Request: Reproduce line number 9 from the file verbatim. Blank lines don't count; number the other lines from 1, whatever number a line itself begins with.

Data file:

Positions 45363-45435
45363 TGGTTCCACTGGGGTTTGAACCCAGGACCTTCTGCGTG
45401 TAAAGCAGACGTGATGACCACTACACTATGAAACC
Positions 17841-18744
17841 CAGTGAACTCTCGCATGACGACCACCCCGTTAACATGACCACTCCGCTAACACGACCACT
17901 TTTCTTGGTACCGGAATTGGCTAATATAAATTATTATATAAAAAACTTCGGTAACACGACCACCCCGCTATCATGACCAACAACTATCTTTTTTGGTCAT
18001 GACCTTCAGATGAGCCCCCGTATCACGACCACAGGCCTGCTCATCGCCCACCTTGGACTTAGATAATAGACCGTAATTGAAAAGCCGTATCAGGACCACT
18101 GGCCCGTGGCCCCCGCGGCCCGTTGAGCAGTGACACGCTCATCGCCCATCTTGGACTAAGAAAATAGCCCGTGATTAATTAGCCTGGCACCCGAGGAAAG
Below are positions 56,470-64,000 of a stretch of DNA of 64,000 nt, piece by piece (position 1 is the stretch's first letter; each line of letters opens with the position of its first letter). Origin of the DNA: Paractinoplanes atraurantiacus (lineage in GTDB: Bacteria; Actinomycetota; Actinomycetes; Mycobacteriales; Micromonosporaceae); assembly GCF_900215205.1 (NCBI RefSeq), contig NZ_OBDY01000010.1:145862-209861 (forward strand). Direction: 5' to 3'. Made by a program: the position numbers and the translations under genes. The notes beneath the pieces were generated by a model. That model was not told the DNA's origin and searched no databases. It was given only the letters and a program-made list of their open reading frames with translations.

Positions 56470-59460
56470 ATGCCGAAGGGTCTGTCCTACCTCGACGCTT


Below are positions 56,470-64,000 of a stretch of DNA of 64,000 nt, piece by piece (position 1 is the stretch's first letter; each line of letters opens with the position of its first letter). Origin of the DNA: Paractinoplanes atraurantiacus (lineage in GTDB: Bacteria; Actinomycetota; Actinomycetes; Mycobacteriales; Micromonosporaceae); assembly GCF_900215205.1 (NCBI RefSeq), contig NZ_OBDY01000010.1:145862-209861 (forward strand). Direction: 5' to 3'. Made by a program: the position numbers and the translations under genes. The notes beneath the pieces were generated by a model. That model was not told the DNA's origin and searched no databases. It was given only the letters and a program-made list of their open reading frames with translations.